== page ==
• What a great idea having those horseshoes in the dent!
        I find that those horseshoes can be found for sale on line.

    • Still have a set of horseshoes tucked away somewhere.
      Mom would pull or Rambler statonwagon in to the Swann Osterholm Service Gulf station when I was a kid. When the attendant came to the window she would always say, “Fill it up with 50/50.” That was a mix of two grades she explained to me later.

    • My father owned a Gulf station in the sixties and early seventies. I had entirely forgotten about the horseshoes, as well. Thanks for the memories.

  6. What a great Friday the 13th treat. All great photos, I was especially drawn to the family in front of the cabin. It reminded me of growing up in the 50’s. We lived in the suburbs, but took many a trip to visit grandparents and other family members living in the wilds of the Ozark Mountains of Missouri and Arkansas. What fond memories. It’s too bad that many people think of “hill folks” as those lazy, uneducated, and perverted characters shown in Hollywood movies. My own experience has shown me people who are hard working, honest, intelligent,and kind as any I have met. Thanks for the great pictures.

  7. i bought a barracuda the same color in the 70’s. my first and last flood car. still ran pretty good with the 273, had a burnt valve and rubber u joints.

  8. The 63 Pontiac Catalina station wagon is just like my Mom and Dad’s only theirs was fire engine red! What a beautiful car! I was 5 years old and thought it was just grand! Being from the Cape, this picture is near and dear to my heart!

  9. Remember selling Sunoco “190” for 17.9 while the Gulf station across the intersection was selling Gulftane for 19.9
    We were always having “price wars” and when they would raise the price .05, customers would block their driveway/intersection while in line, to buy ours.
    Good ol’days as a “pump Jockey” during High School.

  10. I’m betting that the cabin photo was in the early 60s because of the 2 crewcuts.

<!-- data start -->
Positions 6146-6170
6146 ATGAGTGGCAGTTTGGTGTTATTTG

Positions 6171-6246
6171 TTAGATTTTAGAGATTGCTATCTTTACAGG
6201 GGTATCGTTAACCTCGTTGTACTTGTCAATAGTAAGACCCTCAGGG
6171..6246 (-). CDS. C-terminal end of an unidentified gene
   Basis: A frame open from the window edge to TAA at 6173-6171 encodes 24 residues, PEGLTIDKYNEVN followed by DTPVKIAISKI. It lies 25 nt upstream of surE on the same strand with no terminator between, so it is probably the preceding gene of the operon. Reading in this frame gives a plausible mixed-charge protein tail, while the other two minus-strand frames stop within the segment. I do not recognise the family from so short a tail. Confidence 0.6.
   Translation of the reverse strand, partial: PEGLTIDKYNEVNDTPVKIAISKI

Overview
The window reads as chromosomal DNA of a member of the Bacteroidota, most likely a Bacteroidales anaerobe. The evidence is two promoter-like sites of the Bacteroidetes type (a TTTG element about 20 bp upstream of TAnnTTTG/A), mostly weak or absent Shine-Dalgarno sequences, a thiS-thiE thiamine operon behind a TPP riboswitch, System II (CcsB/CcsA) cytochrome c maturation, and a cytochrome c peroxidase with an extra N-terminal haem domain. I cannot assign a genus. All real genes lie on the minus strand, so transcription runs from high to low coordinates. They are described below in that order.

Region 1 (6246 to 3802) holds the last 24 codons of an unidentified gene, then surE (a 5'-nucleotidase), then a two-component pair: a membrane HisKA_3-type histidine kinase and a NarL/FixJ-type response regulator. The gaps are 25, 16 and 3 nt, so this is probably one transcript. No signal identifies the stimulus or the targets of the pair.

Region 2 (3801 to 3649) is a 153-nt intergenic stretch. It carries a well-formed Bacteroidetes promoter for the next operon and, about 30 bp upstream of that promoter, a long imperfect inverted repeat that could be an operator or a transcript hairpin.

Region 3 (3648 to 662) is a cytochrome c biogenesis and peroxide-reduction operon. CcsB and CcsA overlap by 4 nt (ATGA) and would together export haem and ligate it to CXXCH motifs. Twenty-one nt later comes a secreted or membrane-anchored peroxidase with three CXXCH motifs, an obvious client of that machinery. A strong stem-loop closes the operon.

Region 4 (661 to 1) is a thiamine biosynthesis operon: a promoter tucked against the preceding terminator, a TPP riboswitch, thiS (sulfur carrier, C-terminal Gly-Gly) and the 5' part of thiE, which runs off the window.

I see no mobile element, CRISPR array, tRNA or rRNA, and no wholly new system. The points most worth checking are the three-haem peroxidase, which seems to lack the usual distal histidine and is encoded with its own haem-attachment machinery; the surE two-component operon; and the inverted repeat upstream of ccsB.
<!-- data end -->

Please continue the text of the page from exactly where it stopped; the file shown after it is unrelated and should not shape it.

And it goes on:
That hairstyle automatically got put on you whenever you went to the barbers if you didn’t tell him different back then.
    It was all because of John Glenn.
    Couldn’t see any painted rocks.

  11. The last photo has the last of the three years of “Shoebox [’49 – ’51]” Fords, (This one being; ’51 , and also a Victoria “Hardtop Convertible” that would not convert, a Fixed body style with no window post , a beautiful styling design with a whopper wind whistle and cold air entering in the Winter —when the rubber seal got hard and no longer flexible. Folks didn’t seem to care about that, compared to the styling of a “Hardtop” !!! the ’49 Model was Ford’s first Modern design , as it boldly stepped away from ’42 through ’48 design stagnation of GM, Chrysler etc..! (Thanks to the insistence of Henry Ford II . The ’51 also had other firsts: A tried & true (already) 3-speed Automatic Trans, option, and a Key operated starter, for both (6 or V-8) engines. All cars had different trim, — front and rear. More paint / trim schemes, The “hardtop design carried on for many years later. The ’51 Ford Six was “quite a mileage champ”, when combined with Overdrive . Edwin W. The unique distributor/ carburetor “combo” ’49-’53 also contributed to economy or power. Edwin W.

  12. The Barracuda is a ’64 – the way you can tell from only the side view is that the Barracuda script on the front fender has a long tail on the last “a” – ’65’s had a shorter tail. From the back, the ’64’s have a Valiant script next to the right side taillight – that part first appeared on the ’60 Valiant’s front fender. I’ve had my ’64 Barracuda for more than 30 years now…

  13. The gentleman refuelling in the top photo had a freshly dry cleaned suit hanging in the rear seat, as well as some boxes in the back – maybe he is attending a conference/seminar?

  14. Nice – I learned to 4-wheel-drift in a baby blue ’63 Catalina Wagon – in the Poconos (PA) I was 12 or 13 at the time – this early training has helped in racing my 1956 Porsche 356A